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How does being an artist make you a better mother to your children? What do you hope they take away from seeing you as an artist doing something that fulfills you?

Without a doubt, working daily on something I love has made me a better mother. I am still stressed, and drop balls all the time. I cannot tackle our family calendar, so have surrendered that job to my husband. I am constantly saying, “Wait one sec, I’m almost finished” or “wait, I have to snap a picture of this for my book” which sort of means I am not always 100% present for them, but clearly I am excited about my work. And that is the best thing for any child to see. To be happy, and love what you do. That’s all I want for them!

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Where do you paint or create? What are your favorite things about your workspace and what would you improve? Do you ever create art with your kids?

As I mentioned earlier, I take my art with me wherever I go. So NYC, Brooklyn, the places we travel, it is all my studio. I would absolutely love to get a studio space nearby in Brooklyn, so that I can transform my small drawings into larger pieces of art, but I think that’s a bit in the future. For now I need the flexibility.
Do I create art with my kids? YES! But I don’t do it in the typical way. I’m not a crafty mom. I take them to see art all over the world, and we discuss what we see, and they take this information with them into the world. I find it opens up creative conversations. With these conversations, occasionally a project comes into play. For example, we saw Matisse cut outs. So we came home and cut out shapes. Another time we went into a children’s section of a modern museum where they had rolls of colored tape, which then led to a crazy tape-art session at home. We draw on leaves together, that’s about as crafty as I get.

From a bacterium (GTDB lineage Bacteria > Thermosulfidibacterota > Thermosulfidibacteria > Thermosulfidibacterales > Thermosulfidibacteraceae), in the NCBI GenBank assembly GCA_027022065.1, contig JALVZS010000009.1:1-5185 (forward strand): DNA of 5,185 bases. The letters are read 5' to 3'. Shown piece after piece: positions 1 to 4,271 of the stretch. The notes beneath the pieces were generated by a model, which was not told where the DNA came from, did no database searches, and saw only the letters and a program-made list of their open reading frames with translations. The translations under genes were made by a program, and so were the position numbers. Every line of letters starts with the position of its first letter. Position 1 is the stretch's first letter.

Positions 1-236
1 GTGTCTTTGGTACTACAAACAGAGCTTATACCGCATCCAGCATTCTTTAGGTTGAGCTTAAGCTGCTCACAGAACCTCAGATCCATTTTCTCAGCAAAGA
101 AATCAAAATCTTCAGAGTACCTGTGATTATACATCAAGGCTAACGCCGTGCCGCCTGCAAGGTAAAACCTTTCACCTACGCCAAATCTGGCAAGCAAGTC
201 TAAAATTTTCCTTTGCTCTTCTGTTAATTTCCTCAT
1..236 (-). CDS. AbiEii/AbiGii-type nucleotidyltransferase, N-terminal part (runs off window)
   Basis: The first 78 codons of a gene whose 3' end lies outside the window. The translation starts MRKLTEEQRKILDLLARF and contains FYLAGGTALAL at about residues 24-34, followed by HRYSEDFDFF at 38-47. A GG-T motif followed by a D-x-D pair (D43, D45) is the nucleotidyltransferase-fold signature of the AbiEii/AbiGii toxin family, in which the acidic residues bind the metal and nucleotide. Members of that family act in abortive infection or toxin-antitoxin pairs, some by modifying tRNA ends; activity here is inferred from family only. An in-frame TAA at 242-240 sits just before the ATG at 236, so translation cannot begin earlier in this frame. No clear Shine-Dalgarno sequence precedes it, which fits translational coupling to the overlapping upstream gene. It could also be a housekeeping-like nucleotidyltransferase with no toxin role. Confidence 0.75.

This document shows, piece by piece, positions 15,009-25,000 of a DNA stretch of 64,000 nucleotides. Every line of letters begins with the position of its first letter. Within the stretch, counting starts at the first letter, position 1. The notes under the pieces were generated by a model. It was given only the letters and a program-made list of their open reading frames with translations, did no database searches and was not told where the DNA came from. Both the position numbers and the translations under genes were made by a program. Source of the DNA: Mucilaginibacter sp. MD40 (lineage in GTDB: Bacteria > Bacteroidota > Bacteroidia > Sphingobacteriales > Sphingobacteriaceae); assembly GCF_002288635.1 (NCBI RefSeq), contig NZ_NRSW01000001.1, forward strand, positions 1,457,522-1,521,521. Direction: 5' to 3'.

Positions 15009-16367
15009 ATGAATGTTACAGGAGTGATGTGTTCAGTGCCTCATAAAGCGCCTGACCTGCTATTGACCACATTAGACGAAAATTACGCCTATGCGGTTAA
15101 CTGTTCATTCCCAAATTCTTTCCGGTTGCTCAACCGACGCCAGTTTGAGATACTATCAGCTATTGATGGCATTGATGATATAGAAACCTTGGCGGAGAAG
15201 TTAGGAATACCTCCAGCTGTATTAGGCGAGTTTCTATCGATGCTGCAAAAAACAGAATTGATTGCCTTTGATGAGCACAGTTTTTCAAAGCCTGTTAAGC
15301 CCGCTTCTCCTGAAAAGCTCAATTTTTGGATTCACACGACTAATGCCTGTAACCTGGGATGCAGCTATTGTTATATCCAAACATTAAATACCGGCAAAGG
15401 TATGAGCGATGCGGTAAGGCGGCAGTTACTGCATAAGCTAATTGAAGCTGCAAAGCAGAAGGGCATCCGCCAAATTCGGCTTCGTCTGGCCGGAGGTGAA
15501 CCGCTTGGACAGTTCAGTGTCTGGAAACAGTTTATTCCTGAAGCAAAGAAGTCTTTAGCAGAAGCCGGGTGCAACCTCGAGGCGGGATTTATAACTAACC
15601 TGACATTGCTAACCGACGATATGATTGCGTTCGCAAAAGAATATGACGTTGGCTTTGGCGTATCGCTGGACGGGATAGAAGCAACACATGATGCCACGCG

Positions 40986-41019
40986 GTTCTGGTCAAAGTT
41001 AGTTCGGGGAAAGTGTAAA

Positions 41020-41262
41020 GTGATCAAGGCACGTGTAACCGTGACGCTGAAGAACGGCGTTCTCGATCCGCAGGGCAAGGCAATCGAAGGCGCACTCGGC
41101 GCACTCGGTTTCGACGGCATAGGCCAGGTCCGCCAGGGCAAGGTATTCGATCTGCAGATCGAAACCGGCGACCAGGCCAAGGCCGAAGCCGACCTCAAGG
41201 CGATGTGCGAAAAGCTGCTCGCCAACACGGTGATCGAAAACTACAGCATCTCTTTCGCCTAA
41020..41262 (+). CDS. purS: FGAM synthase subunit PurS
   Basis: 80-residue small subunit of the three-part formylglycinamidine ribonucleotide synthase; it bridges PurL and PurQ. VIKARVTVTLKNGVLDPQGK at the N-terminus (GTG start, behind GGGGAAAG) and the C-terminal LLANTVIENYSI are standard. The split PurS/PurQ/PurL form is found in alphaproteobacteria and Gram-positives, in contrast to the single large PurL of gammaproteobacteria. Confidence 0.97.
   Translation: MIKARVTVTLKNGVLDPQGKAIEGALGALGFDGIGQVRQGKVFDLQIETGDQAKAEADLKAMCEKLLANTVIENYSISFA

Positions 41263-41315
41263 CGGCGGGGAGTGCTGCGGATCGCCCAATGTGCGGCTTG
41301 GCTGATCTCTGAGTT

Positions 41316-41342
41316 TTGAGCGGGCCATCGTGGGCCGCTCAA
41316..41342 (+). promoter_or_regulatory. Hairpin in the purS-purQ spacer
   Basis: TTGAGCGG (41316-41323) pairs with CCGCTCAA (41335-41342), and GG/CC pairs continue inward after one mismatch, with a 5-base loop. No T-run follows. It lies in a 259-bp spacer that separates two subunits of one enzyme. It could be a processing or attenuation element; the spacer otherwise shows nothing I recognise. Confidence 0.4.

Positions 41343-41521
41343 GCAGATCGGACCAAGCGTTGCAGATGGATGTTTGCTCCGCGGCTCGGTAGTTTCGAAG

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Do you have any tips to streamline / delegate / outsource household and childcare activities so that you can focus more time on your art? Has your lifestyle changed in any major ways?

If there is a way to take your art with you, I recommend it. Some people need soft music, a clean work surface, and total quiet to be productive and creative. My life doesn’t allow for these circumstances, so I keep my studio in my bag. There are small tools you can buy, but all it takes is a piece of paper and a pencil or a travel set of watercolors, and you can carve out some time wherever you go.
My older son also just got an iPhone, which has been life-changing for all of us. He’s pretty independent, at 11 years old. I can send him to the store to buy some milk, or to the park to meet a friend. So I can tell moms of little ones, your time does become more free as your kids become independent. Of course, if your budget allows, a babysitter is everything! Hire one. And don’t feel guilty about it.

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Do you have any big goals or dreams for your art that you’d like to share? What would be your dream project?

I just self-published a book – a reproduction of my summer sketch journal (I do a page a day, and share it on Instagram @sdionbakerdesign). I only printed 30 copies at first, and they sold out in 4 days. I now have the 2nd edition available in my Etsy shop, and I plan produce a series of these reproductions, around once or twice a year.

It’s my dream to work with a publisher to do a series of journals, but for now it’s nice to have complete freedom. A goal would be to create a book on NYC, where I go to different cafes and points of interest, and make a new page each day. I’d probably want to work with a publisher for that sort of project…. I’m working towards this!

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Thank you, Samantha! I cannot wait to see what new projects that 2016 brings for you.